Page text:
Subject: East Timor tightens security for Ramos-Horta return

East Timor tightens security for Ramos-Horta return

Wed Apr 16, 2008 5:06am EDT

by Tito Belo

DILI, April 16 (Reuters) - East Timor tightened security on Wednesday and huge posters welcoming President Jose Ramos-Horta dotted the route to his house ahead of his return two months after he nearly died in an assassination attempt.

The 58-year-old Nobel laureate, flown to the Australian city of Darwin for medical treatment after he was shot and critically wounded at his home in Dili on February 11, returns on Thursday.

The veteran freedom-fighter, who has always shunned heavy security, said he will return to his isolated residence on Dili's outskirts despite security officials' advice to move to a more secure location.

"Police in East Timor will work with the East Timor army and the International Stabilisation Force to provide security for the president at all times in his residence, during his movement and at the office," said Juan Carlos Arevelo, UN Police deputy police commissioner.

"We have a complete convoy to protect the president with the intervention and participation of all security elements in the country."

Posters saying "Mr President, Timor is praying and waiting for you" dot the route from the airport to his house in the eastern part of Dili and near a tourist beach area known as Pasir Putih, or white sand.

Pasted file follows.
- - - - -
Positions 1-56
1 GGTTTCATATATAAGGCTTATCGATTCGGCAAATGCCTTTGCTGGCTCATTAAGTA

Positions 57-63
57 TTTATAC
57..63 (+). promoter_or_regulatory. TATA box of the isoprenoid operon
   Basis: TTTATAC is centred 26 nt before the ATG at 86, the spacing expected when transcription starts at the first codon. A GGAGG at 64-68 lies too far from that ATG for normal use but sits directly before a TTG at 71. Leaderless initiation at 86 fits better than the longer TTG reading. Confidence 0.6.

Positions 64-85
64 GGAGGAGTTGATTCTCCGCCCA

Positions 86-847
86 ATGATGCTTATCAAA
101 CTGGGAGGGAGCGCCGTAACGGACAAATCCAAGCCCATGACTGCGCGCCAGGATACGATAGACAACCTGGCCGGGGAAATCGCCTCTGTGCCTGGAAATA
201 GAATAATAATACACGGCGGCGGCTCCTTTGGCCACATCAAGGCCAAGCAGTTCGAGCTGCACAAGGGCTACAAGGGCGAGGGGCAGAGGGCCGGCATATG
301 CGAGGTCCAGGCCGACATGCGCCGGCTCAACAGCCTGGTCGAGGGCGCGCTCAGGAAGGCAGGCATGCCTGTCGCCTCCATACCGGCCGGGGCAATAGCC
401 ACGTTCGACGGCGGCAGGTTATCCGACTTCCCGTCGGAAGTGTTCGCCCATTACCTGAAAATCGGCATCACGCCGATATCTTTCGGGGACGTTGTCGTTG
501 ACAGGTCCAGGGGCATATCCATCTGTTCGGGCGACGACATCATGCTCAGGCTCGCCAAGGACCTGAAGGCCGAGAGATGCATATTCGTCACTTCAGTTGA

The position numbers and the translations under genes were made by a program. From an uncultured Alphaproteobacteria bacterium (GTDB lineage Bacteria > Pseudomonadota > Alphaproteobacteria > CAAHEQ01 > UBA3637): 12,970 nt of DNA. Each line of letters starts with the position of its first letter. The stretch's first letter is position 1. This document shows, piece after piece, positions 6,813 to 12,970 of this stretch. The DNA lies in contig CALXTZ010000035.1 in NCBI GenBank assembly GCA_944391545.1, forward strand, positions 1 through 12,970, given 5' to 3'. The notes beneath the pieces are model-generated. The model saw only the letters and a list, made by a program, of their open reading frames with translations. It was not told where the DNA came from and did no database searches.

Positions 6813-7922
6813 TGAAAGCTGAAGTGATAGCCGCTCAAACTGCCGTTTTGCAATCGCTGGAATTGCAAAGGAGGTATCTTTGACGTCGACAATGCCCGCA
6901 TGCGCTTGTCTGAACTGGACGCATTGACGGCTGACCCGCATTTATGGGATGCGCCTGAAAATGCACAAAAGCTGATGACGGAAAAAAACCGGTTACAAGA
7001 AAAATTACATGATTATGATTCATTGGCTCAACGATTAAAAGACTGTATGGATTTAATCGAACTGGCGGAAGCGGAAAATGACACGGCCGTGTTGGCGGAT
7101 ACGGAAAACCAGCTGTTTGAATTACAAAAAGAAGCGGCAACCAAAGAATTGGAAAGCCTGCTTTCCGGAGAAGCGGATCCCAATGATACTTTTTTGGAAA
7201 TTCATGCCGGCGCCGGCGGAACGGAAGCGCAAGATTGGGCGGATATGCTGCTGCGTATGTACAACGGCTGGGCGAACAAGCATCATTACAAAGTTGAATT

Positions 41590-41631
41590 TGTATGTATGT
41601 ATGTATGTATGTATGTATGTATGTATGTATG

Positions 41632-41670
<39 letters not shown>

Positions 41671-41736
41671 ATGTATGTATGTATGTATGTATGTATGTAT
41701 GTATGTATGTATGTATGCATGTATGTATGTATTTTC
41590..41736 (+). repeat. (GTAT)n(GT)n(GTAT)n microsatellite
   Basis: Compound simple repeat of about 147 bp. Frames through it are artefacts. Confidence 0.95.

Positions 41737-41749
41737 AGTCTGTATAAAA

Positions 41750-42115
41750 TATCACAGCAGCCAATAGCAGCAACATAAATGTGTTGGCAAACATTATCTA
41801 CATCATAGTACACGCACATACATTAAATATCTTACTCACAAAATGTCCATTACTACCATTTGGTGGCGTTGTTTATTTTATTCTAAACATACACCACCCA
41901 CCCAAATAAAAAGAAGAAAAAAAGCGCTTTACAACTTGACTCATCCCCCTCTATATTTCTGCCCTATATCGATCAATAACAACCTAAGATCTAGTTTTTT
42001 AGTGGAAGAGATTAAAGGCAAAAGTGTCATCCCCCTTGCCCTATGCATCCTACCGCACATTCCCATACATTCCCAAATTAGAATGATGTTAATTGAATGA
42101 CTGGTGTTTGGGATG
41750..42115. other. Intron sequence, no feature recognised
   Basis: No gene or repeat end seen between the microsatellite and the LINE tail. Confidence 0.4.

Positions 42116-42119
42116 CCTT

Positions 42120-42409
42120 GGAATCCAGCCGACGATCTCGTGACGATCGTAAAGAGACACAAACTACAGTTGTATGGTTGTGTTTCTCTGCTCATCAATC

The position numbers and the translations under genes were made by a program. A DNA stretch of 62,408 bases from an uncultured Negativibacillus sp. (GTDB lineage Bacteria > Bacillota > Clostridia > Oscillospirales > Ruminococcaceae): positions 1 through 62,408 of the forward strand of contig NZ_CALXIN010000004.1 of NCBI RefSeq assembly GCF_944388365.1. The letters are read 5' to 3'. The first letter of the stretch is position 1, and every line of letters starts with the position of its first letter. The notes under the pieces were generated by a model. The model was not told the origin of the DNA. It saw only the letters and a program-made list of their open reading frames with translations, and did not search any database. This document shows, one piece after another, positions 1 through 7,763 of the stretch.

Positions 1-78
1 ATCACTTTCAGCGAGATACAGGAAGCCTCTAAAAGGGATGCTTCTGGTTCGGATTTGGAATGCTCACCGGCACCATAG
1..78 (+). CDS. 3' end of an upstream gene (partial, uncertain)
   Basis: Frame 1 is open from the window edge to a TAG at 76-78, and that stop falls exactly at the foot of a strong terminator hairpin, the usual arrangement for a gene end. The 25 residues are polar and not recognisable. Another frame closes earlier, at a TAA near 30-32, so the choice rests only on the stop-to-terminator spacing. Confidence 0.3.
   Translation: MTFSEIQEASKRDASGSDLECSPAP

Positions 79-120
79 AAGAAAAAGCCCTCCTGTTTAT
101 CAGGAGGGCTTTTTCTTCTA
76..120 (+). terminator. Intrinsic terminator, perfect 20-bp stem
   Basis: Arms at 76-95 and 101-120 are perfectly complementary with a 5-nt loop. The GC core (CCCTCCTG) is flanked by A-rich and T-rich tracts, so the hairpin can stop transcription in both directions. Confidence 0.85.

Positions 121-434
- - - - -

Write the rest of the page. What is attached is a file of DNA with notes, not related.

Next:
Ramos-Horta nearly lost his life when he was shot twice after gunmen loyal to rebel leader Alfredo Reinado launched early-morning attacks on the president and Prime Minister Xanana Gusmao in February.

Ramos-Horta told CNN he would miss the days when he could mingle with his people without being bothered about security.

"Other times, I would leave my security and entourage behind and take a minibus back into town. Like other developing countries, our minibuses are usually packed with 20-30 people. They would be surprised and happy to see me board the bus and ride with them," he told CNN.

"Often I have had the bus stop at a street cafe and I would buy everyone a meal for $1 apiece. Perhaps for other politicians these are photo opportunities. For me, they have been one of the deep pleasures of being home after being away for so long," Ramos-Horta said.

"I am saddened by the fact that these pleasures may be gone for me now."

"We have lost something. But we will find a way to remain close," he said.

East Timor gained full independence from Indonesia in 2002 after a U.N.-sponsored vote in 1999 marred by violence. Indonesia invaded the former Portuguese colony in 1975.

Estimates range as high as 200,000 for the number of East Timorese who died from fighting, famine and disease during the brutal occupation that followed, during which Ramos-Horta was a high profile spokesman abroad for independence.

As Asia's youngest nation, East Timor has been unable to achieve stability since its hard-won freedom, despite substantial oil and gas resources.

The East Timor army tore apart along regional lines in 2006, when about 600 soldiers were sacked, triggering factional violence that killed 37 people and drove 150,000 from their homes, many of them still living in refugee camps.

More than 2,500 foreign troops and police remain in the country to help local security forces maintain stability. (Reporting by Tito Belo; Writing by Sugita Katyal; Editing by Jerry Norton)


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